Simulation/Risk Analysis Tutorial

Quantitative risk analysis is the practice of creating a mathematical model of a project or process that explicitly includes uncertain parameters that we cannot control, and also decision variables that we can control. Monte Carlo simulation explores thousands of possible scenarios, and calculates the impact of the uncertain parameters and the decisions we make on outcomes that we care about -- such as profit and loss, investment returns, environmental results and more. Industries where simulation and risk analysis are heavily used include:

Pharmaceuticals : Modeling R&D and clinical trials

Oil & Gas : Modeling drilling projects

Insurance : Modeling frequency and types of claims

Data Mining Tutorial

Data mining software tools help users find patterns and hidden relationships in data, that can be used to predict behavior and make better business decisions. A machine learning algorithm "trained" on past observations can be used to predict the likelihood of future outcomes such as customer "churn'" or classify new transactions into categories such as "legitimate" or "suspicious". Other methods can be used uncover "clusters" of similar observations, or find associations among different items. Common applications include:

Financial Services : Fraud detection, good vs. bad credit risks

Direct Marketing : Segmentation to improve response rates

Electoral Politics : Identifying "most persuadable" voters


Introduction

Until recently, many of the models ignored stochastic effects because of difficulty in solution. But now, stochastic differential equations (SDEs) play a significant role in many departments of science and industry because of their application for modeling stochastic phenomena, e.g., finance, population dynamics, biology, medicine and mechanics. If we add a random element or elements to the deterministic differential equation, we have transition from an ordinary differential equation to SDE. Unfortunately, in many cases analytic solutions are not available for these equations, so we are required to use numerical methods [1, 2] to approximate the solution. [3–6] discussed the numerical solutions of SDEs. [7] presented many numerical experiments. Some analytical and numerical solutions were proposed in [8]. [9] considered numerical approximations of random periodic solutions for SDEs. On the other hand, [10] constructed a Milstein scheme by adding an error correction term for solving stiff SDEs.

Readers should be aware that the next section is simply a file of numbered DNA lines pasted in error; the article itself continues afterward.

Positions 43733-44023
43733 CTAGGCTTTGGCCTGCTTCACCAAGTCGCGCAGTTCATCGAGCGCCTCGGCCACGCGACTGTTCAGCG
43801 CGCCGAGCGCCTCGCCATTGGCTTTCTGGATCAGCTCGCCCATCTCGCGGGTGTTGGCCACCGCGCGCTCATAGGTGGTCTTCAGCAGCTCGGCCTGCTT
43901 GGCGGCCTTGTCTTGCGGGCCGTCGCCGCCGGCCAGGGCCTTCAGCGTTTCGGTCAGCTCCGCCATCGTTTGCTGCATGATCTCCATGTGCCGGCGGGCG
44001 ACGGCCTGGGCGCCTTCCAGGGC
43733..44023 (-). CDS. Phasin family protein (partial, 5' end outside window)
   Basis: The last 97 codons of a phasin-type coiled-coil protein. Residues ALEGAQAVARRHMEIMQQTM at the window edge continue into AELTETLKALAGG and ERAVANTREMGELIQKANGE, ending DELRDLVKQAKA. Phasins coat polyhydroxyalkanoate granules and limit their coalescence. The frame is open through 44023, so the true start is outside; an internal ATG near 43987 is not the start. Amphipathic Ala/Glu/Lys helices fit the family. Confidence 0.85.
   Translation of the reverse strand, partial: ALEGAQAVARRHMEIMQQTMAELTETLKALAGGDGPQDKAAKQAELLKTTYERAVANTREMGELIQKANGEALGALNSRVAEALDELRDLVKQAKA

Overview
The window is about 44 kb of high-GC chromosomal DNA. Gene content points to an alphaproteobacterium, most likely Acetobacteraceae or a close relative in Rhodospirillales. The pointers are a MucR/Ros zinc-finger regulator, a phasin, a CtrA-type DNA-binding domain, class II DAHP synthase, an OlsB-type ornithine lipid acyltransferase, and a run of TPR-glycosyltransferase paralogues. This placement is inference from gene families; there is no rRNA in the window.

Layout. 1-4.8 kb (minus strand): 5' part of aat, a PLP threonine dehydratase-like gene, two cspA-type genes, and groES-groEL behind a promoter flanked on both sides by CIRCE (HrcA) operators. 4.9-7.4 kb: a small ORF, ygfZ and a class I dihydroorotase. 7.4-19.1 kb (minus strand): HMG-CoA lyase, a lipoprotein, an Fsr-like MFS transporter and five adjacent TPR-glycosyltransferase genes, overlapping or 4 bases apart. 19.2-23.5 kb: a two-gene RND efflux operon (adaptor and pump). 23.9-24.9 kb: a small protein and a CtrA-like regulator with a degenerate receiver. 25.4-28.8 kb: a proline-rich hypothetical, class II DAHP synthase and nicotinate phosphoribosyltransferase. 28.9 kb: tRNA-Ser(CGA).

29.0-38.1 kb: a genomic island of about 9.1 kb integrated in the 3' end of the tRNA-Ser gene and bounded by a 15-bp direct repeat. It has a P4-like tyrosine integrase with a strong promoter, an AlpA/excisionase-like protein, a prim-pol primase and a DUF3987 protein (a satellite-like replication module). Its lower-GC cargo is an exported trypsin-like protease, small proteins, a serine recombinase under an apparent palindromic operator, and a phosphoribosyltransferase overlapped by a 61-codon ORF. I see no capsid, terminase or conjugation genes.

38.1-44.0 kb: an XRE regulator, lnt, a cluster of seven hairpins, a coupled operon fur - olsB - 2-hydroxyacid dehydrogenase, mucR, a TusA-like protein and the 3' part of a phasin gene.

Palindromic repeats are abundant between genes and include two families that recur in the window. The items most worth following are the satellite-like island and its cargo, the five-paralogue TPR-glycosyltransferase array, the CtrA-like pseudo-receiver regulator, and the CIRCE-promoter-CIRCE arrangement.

In this paper we consider the general form of one-dimensional SDE with

where f is the drift coefficient, while g is the diffusion coefficient and (W(t,omega)) is the Wiener process. From now on, let (X(t,omega)=X(t)) and (W(t,omega)=W(t)) for simplicity. The Wiener process (W(t)) satisfies the following three conditions:

(W(t)-W(s) simsqrt N(0,1)) for (0leq s < t) , where (N(0,1)) indicates a standard normal random variable

Increments (W(t)-W(s)) and (W( au)- W(upsilon)) are independent on distinct time intervals for (0leq s< t< au< upsilon) .

Integral form of (1) is as follows:

If (f(t,X(t))=a_<1>(t)X(t)+a_<2>(t)) and (g(t,X(t))=b_<1>(t)X(t)+b_<2>(t)) are linear, then the SDE is linear, and if they are nonlinear, the SDE is nonlinear, where (a_<1>) , (a_<2>) , (b_<1>) , (b_ <2>) are specified functions of time t or constants. In the next section we give the Monte Carlo simulation, the method we will use for our experiments. In Section 3 we denote the numerical methods for SDE. First, we represent a stochastic Taylor expansion and we obtain the Euler-Maruyama [11] and Milstein methods [12] from the truncated Ito-Taylor expansion. In Section 4 we consider a nonlinear SDE, and we solve and explicate our equation for two different methods, namely the EM and Milstein methods. We use MATLAB for our simulations and support our results with graphs and tables. And the last section consists of conclusion, which gives our suggestions.


Case studies

This section presents various case studies where serious games and simulation software have been implemented in different educational contexts. More precisely, the case of the University of Cantabria (Spain) is based on a traditional on-campus learning approach the case of Universidade Aberta (Portugal) follows a pure online approach while the case of the Universitat Autonoma de Barcelona (Spain) presents a blended approach. In addition, a fourth case regarding Trinity College Dublin (Ireland) has been included as well. It highlights some gender-related aspects to be considered when designing and implementing serious games and simulation software. Due to the present gender imbalance in the number of students in STEM studies, this last case is of special interest.